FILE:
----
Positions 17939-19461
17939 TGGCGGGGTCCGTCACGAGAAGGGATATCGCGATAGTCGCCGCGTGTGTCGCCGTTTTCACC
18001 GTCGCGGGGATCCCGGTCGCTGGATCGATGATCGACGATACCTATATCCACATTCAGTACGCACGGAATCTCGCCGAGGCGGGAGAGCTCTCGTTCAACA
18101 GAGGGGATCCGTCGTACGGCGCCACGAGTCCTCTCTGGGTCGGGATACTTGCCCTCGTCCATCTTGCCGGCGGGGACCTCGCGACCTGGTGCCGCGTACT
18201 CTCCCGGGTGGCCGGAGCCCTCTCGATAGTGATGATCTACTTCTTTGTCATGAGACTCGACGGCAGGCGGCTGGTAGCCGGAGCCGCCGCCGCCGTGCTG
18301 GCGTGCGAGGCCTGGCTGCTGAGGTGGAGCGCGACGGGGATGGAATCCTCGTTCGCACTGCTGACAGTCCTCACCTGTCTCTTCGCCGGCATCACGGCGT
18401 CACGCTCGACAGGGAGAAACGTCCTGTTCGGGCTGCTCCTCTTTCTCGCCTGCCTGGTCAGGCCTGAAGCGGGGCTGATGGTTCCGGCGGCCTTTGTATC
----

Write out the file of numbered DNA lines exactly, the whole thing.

Positions 17939-19461
17939 TGGCGGGGTCCGTCACGAGAAGGGATATCGCGATAGTCGCCGCGTGTGTCGCCGTTTTCACC
18001 GTCGCGGGGATCCCGGTCGCTGGATCGATGATCGACGATACCTATATCCACATTCAGTACGCACGGAATCTCGCCGAGGCGGGAGAGCTCTCGTTCAACA
18101 GAGGGGATCCGTCGTACGGCGCCACGAGTCCTCTCTGGGTCGGGATACTTGCCCTCGTCCATCTTGCCGGCGGGGACCTCGCGACCTGGTGCCGCGTACT
18201 CTCCCGGGTGGCCGGAGCCCTCTCGATAGTGATGATCTACTTCTTTGTCATGAGACTCGACGGCAGGCGGCTGGTAGCCGGAGCCGCCGCCGCCGTGCTG
18301 GCGTGCGAGGCCTGGCTGCTGAGGTGGAGCGCGACGGGGATGGAATCCTCGTTCGCACTGCTGACAGTCCTCACCTGTCTCTTCGCCGGCATCACGGCGT
18401 CACGCTCGACAGGGAGAAACGTCCTGTTCGGGCTGCTCCTCTTTCTCGCCTGCCTGGTCAGGCCTGAAGCGGGGCTGATGGTTCCGGCGGCCTTTGTATC